ASN presents its 2010 annual report to the French Parliamentary
ASN presented its report on nuclear safety and radiation protection in France in 2010 at a hearing of OPECST, the French Parliamentary Office for the Evaluation of Scientific and Technical Choices, on Wednesday 30 March 2011. The hearing provided an opportunity to pass on information to members of parliament and the press.
With nearly 2,000 inspections completed – 25% of which were unannounced – ASN considered that 2010 had proved quite satisfactory in terms of nuclear safety and radiation protection. Last year, ASN received 1,107 event reports, of which 140 concerned Level 1 events and three concerned Level 2 events.
Interventional radiology continues to be a subject of concern for ASN as far as small-scale nuclear activities are concerned. Doses to some parts of the patient's body can be high and radiation protection procedures for medical personnel are not always correctly observed.
ASN is also concerned about rising exposure to ionising radiation among patients in connection with medical treatment. This phenomenon has already been observed in several countries. The aim in France is to give preference to magnetic resonance imaging (MRI) machines rather than scanners, which can administer doses of up to 20 mSv during certain whole-body examinations. Learned societies have produced a guide to good practice in medical imaging examinations as part of an awareness and training initiative for practitioners. If the doses administered to patients are to be effectively controlled, however, the number of MRI machines in the country must be doubled, in light of the growing number and increasingly specific indications of MRI examinations.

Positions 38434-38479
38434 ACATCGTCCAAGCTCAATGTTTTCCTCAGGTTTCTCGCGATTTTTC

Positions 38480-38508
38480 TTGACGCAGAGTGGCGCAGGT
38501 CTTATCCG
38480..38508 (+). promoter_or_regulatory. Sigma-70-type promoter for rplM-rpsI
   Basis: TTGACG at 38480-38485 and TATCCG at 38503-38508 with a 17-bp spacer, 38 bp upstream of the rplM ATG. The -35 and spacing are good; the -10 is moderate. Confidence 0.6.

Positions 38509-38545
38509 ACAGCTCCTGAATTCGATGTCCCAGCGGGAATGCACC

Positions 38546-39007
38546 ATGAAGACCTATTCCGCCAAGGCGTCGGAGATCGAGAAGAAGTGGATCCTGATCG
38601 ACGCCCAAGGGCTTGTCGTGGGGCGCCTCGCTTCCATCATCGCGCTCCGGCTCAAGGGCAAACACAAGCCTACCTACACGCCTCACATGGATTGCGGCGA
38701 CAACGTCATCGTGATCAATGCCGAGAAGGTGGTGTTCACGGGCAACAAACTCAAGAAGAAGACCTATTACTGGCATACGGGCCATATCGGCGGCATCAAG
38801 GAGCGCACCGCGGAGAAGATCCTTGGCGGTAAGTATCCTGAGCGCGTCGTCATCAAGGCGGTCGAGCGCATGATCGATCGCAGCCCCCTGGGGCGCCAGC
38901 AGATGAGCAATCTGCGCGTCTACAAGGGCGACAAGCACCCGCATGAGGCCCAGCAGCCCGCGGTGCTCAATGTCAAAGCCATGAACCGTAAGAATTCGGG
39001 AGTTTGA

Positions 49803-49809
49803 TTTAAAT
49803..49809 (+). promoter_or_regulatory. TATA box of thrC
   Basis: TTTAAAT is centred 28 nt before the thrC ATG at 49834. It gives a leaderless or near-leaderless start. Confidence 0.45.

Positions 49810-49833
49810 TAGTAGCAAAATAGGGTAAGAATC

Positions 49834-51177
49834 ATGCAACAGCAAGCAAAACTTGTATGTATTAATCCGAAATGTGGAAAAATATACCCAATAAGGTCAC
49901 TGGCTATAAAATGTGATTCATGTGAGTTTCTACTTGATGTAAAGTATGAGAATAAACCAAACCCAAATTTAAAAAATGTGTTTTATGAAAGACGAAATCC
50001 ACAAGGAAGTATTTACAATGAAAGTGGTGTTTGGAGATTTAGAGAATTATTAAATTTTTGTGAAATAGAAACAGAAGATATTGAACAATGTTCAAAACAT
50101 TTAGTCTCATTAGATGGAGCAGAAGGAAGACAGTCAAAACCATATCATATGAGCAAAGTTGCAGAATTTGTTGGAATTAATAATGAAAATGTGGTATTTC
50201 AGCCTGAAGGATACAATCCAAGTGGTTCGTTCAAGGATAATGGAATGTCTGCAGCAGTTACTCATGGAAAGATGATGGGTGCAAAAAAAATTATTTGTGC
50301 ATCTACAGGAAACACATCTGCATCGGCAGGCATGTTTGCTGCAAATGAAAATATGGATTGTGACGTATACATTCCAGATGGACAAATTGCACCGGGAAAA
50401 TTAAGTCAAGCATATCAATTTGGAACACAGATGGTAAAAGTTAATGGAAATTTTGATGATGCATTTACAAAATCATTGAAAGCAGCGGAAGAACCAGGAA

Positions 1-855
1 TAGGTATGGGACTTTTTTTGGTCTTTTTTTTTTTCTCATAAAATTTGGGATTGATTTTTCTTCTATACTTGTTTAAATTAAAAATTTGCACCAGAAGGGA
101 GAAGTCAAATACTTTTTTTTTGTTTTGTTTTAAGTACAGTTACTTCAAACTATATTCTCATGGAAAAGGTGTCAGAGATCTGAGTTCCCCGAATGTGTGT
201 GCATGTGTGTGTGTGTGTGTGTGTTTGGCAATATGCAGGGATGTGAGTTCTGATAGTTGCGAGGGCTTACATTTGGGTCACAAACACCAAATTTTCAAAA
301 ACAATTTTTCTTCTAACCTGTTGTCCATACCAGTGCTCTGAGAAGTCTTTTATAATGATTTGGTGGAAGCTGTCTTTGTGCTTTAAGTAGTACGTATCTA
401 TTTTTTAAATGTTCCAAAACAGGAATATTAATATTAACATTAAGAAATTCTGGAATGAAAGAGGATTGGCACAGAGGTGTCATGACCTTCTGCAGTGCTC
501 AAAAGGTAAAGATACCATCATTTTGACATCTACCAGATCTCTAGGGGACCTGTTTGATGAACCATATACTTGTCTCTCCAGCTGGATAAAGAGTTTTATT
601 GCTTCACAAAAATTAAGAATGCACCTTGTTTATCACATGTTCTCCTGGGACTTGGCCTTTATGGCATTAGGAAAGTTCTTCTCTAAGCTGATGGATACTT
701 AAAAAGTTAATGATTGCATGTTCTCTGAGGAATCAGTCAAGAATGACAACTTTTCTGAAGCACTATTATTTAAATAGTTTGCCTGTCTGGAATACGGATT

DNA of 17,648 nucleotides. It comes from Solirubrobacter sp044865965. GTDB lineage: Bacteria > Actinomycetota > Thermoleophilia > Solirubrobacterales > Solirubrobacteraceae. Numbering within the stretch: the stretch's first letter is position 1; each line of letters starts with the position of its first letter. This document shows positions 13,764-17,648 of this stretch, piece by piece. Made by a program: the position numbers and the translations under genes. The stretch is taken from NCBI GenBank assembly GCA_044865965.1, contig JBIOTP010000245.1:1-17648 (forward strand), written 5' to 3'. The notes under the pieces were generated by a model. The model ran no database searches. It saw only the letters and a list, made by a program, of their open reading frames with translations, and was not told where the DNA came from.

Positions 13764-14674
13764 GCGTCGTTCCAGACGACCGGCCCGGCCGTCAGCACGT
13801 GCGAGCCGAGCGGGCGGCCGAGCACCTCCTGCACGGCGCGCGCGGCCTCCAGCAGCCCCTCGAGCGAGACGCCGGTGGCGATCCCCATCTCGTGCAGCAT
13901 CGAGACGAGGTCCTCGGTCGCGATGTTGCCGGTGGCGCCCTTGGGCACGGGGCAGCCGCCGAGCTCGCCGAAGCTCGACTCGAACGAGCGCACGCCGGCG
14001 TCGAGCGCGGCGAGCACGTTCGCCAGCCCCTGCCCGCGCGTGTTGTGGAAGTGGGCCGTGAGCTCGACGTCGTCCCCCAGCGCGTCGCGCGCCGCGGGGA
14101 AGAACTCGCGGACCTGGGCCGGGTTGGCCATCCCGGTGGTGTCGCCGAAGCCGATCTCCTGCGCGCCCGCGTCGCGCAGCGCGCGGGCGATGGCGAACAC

Regarding the situation at the Fukushima nuclear power plant, André-Claude Lacoste declared that the top priority was for TEPCO to restore a continuous flow of fresh water to cool the fuel. This could take several weeks. He went on to say that the region concerned would remain contaminated for several years, if not decades. Since 2005, ASN has been conducting research into post-accident situations through CODIRPA, a steering committee set up for this purpose. Mr Lacoste emphasised the dramatic situation brought about by the combined impact of the earthquake and tsunami, which has complicated efforts to manage the situation and obtain information. ASN intends to draw all the lessons from the events at Fukushima.
France's earliest 900 MWe nuclear power plants have been - or will soon have been – in service for thirty years. The service life of the Tricastin 1 reactor was extended following its third ten-yearly outage. In this particular area, ASN follows a policy of case-by-case analysis. Service life extension approval does not rule out the possibility of subsequent in-service inspections. Plant safety is upgraded at every ten-yearly outage.
Lastly, André-Claude Lacoste pointed out that the debate as to whether EPR safety requirements might be too stringent was now simply out of touch with reality. He added that there was no guarantee that a severe accident could never occur in France.